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Articles Posted in Business Litigation

This week, Equifax reported in on the costs associated with its massive data breach. As you’ll recall, the data breach exposed personal information from approximately 145 million Americans. The company’s CEO stepped down less than three weeks after the hack.

Shortly after taking over, interim CEO Paulino do Rego Barros, Jr., apologized and promised consumers a new credit monitoring tool in 2018 which will allow people to lock and unlock their Equifax credit files at will.

On a conference call on Friday, Barros apologized again and said that executives will not receive bonuses this year. On Thursday, the company announced that its third-quarter profits were down 27 percent. On top of that, it recorded $87.5 million last quarter in costs related to the breach and it expects to write down another $60 to $75 million this quarter.

If you’ve been following the case of Alphabet Inc.’s Waymo vs. Uber Technologies, Inc., you may know that it’s a bit of a horse race. Observers say it’s hard to gauge which company has the stronger claim because much of the evidence has been filed under seal. However, the judge hearing the case said last week that Uber’s “product is dissimilar” from Waymo’s.

After a series of pre-trial victories, however, Waymo just made a settlement offer that appears to indicate a growing confidence in its situation. It demanded over $1 billion in damages, an independent monitor to ensure Uber doesn’t use Waymo technology going forward, and a public apology.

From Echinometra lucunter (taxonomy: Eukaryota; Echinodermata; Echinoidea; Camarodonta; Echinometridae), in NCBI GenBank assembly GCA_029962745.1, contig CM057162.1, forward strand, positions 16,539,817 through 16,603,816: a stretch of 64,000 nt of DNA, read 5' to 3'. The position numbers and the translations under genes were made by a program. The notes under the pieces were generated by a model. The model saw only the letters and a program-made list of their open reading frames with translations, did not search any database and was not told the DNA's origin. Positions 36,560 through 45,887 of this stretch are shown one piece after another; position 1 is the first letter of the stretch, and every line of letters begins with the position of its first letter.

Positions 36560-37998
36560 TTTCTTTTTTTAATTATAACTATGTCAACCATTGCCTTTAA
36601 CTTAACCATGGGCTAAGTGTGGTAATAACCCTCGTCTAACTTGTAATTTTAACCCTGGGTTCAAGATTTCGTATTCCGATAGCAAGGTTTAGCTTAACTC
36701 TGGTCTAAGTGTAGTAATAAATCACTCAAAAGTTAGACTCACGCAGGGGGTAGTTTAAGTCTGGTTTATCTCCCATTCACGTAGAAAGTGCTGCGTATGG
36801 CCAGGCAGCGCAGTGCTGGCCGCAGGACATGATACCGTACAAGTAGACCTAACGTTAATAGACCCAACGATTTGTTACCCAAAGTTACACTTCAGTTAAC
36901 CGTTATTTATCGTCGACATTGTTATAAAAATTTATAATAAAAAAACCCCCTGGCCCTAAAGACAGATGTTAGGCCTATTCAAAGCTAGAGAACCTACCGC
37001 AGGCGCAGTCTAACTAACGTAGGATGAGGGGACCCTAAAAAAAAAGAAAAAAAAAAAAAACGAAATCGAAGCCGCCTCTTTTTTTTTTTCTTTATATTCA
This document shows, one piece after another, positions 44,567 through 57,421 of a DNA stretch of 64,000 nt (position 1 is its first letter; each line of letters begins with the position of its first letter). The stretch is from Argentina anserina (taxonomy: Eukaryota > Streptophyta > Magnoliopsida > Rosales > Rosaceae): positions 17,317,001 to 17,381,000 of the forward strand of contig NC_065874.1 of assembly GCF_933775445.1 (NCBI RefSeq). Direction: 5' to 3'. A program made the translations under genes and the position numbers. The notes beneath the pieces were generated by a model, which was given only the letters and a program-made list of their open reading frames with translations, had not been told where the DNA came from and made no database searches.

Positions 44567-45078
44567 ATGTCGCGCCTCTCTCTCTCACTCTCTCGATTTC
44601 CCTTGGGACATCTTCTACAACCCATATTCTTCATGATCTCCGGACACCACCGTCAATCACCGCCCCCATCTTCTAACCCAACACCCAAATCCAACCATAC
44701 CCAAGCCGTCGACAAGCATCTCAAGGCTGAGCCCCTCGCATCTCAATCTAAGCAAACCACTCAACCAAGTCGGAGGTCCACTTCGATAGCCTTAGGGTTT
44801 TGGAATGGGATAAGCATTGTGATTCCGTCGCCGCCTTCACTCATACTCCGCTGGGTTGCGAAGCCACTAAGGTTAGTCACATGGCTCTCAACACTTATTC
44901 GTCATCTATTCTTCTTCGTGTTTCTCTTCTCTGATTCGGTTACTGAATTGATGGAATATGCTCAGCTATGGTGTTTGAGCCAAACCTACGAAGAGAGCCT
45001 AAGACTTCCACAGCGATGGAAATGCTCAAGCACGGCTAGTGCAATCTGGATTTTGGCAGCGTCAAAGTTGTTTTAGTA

Uber rejected the settlement offer as a non-starter, according to Reuters.

After a data breach that affected some 143 million U.S. consumers and a series of missteps in the aftermath, Equifax has named a new interim CEO: Paulino do Rego Barros, Jr. In an op-ed piece for The Wall Street Journal, Barros said he wanted to express his “sincere and total apology” that the credit reporting agency had failed to live up to expectations.

He also announced that Equifax will offer a new credit monitoring tool in the future, which should be available by Jan. 31, 2018.According to NPR, Barros wrote that “the service we are developing will let consumers easily lock and unlock access to their Equifax credit files. You will be able to do this at will. It will be reliable, safe and simple. Most significantly, the service will be offered free, for life.”

The service is meant as a response to what has been a highly embarrassing incident for the company. It is also meant to ease consumers’ worries and to disrupt cyber crime.

Authored by Paul Tennison, Summer Associate, Cole Law Group.

Disclaimer: This blog post is not legal advice. This post is intended to give a bit of background information about the affirmative defense of lack of personal jurisdiction in the State of Tennessee. Each case is different and there are tactical considerations about when to assert defenses. For legal advice applicable to your specific situation, always contact an attorney licensed in your state.

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